CTV News interviewed me for this terrible story about a 24-year-old man who posed as a young girl on Facebook to lure 11 to 13-year-old boys into sending nude pictures of themselves. He would then coerce or blackmail them into sending more by threatening to expose them to their families.
Kids are often quick to take other users’ identities at face value. They don’t yet have the experience and judgement to question such things, or to anticipate this kind of deception. The person on the other end doesn’t have to be a pedophile – it can also be a school bully, or another student attempting a mean-spirited joke.
What can parents tell their kids? If your kids are online, you should bring up the subject of deliberate or mistaken identity switches. Let them know people can do this for all sorts of reasons, out of curiosity, for a joke, to bully someone or to gain someone’s trust to hurt or humiliate them. Tell your children it is unethical – and sometimes illegal – to pass as someone else just to gain their trust. All it takes is a stolen password or using someone else’s picture, and it’s difficult for other users to know what’s going on.
Remind your kids to maintain a healthy dose of suspicion if anyone online asks you to do something that makes you uncomfortable, or that is illegal. It is important that kids know it is against the law to share pictures of anyone under the age of 18 wearing anything less than a bathing suit. Even if he is your boyfriend (or girlfriend). Even if you send it willingly. Tell a trusted adult. And if they don’t do anything, tell someone else.
Most of the time this kind of deception involves a peer, classmate or acquaintance and not a sexual predator online, but the underlying lesson about the ease of deception online remains the same.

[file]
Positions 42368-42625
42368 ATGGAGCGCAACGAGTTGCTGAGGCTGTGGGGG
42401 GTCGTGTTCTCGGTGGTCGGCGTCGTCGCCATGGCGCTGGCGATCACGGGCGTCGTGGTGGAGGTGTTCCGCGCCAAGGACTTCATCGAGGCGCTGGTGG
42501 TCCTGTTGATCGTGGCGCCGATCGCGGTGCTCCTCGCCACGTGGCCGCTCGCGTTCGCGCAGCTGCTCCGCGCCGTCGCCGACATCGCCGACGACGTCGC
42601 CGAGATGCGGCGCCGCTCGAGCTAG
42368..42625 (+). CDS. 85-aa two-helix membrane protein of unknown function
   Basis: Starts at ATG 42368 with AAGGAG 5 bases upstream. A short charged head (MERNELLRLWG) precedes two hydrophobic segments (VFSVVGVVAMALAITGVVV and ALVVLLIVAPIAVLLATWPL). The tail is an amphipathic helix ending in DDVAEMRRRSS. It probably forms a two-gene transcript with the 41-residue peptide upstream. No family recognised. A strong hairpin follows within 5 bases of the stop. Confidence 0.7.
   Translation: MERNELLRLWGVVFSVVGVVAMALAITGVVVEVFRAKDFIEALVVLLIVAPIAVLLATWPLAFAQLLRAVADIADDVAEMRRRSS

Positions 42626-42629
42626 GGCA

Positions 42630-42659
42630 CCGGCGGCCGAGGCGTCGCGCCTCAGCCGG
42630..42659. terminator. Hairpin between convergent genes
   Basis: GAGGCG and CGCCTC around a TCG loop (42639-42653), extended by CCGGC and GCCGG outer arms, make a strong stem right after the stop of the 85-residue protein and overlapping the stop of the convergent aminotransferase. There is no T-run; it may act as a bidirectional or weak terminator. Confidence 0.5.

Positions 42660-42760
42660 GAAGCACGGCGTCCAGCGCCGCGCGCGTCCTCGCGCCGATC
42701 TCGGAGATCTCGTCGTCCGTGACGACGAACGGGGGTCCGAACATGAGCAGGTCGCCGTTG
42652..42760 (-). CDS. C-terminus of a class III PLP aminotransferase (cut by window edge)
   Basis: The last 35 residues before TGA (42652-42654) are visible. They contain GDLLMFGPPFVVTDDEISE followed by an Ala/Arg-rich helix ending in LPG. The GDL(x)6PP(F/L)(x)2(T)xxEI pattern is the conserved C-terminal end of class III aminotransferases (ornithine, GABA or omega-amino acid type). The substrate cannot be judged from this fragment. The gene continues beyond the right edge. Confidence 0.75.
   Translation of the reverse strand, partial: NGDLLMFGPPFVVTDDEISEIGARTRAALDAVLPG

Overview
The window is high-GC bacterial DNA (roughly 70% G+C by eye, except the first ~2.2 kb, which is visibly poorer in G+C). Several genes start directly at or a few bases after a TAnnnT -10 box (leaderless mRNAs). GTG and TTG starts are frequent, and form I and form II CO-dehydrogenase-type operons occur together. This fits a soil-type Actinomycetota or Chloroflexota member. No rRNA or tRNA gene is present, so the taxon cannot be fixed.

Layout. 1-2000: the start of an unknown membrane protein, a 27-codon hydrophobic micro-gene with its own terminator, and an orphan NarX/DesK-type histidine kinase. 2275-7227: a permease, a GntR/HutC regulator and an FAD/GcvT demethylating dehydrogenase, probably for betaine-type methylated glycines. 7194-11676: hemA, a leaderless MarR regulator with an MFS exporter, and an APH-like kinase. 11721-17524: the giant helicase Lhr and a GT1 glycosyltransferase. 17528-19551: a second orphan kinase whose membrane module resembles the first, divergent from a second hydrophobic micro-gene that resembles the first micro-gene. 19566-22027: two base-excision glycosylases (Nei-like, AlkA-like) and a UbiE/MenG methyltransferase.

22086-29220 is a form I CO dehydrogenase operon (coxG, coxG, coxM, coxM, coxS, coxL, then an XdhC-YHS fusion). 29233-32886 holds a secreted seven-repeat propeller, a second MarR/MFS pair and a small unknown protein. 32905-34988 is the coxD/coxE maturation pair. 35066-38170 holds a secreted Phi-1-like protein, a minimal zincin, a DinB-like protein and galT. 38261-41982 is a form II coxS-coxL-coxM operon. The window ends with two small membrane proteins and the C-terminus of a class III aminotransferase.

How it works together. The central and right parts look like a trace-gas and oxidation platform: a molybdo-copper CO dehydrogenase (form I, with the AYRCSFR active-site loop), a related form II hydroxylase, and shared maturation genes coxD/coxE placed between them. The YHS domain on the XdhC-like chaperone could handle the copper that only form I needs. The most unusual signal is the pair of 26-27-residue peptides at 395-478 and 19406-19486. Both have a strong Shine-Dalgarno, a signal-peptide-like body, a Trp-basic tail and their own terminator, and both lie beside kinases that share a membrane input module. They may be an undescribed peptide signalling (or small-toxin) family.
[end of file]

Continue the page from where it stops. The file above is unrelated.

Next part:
They may spend plenty of time on Tumblr, Snapchat and Instagram, but many of today’s kids are also learning to use digital technologies in responsible ways for creative, productive projects as well.
This month’s educational column of Montreal Families Magazine was co-written by my 14-year-old twin daughters, Sophie and Alex. They list and describe some helpful apps kids can for school. Check out the article here. Show your kids how to put French verbs right at their fingertips, turn their smartphones or tablets into scientific calculators, and even compress the amount of data they use (reducing your monthly bills in the process).
Among the trickier situations you may come across are those that involve your friends’ kids. You come across your friend’s 12-year-old son smoking cigarettes in a neighbourhood park. Or perhaps you stumble across a compromising picture of another’s daughter online. Maybe you hear about disturbing bullying behaviour going on at school. Or, most complicated of all, your own child comes to you concerned about a friend engaging in high-risk activities, from drinking or illegal drug use to cutting.
What do you do? Reporting on what you’ve heard or seen can feel awkward at best, potentially risky at worst. We all like to think we’d want to know if our kids were doing something illegal or dangerous, but the truth can be way more complicated. Some parents can get very defensive. They may be embarrassed or aggressive. It’s quite common for parents to deny that their baby would ever do something like that, because the implication is that they have somehow failed in their parenting role.
In the very worst cases, calling up another child’s parent to report on what you’ve heard or seen can turn friends/acquaintances into enemies. A highly defensive parent may accuse you or your child of having a hidden agenda, accusing you of being self-righteous, never having liked their child, or starting untrue rumours for social gain. And if your child came to you with disturbing news in confidence, you risk alienating your own kid and causing social issues for them, in an effort to help a child at risk.